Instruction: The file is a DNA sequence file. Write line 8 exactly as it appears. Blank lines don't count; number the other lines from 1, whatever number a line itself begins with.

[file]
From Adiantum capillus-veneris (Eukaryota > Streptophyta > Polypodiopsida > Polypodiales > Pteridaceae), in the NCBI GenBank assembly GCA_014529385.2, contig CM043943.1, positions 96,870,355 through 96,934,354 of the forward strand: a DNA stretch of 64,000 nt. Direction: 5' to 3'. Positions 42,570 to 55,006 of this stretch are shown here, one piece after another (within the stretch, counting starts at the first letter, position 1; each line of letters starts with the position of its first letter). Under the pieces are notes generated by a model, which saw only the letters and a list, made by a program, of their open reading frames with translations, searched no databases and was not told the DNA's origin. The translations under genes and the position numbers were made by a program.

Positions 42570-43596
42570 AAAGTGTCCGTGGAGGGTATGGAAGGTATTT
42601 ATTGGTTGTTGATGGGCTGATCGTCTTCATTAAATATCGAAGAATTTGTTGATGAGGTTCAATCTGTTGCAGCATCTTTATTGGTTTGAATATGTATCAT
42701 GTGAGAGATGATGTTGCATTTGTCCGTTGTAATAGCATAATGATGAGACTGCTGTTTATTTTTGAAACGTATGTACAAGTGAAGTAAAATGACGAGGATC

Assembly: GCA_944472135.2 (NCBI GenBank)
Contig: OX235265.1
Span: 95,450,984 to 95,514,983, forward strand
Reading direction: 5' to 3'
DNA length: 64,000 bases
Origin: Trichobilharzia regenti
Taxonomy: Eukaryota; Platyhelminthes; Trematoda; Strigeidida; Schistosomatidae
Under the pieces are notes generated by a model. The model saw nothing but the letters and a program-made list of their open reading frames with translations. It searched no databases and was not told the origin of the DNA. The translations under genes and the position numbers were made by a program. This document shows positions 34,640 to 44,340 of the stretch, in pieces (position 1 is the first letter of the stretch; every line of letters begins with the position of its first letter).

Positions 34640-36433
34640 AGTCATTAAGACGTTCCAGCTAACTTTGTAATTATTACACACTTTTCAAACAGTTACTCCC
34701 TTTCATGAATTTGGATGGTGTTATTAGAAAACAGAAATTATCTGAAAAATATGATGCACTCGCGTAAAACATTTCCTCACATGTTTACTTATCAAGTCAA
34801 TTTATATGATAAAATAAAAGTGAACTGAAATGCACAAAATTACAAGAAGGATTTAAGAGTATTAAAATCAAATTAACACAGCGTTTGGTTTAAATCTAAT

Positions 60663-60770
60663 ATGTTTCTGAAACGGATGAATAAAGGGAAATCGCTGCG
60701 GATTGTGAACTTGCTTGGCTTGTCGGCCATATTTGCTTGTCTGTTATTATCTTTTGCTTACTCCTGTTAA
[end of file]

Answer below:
Span: 95,450,984 to 95,514,983, forward strand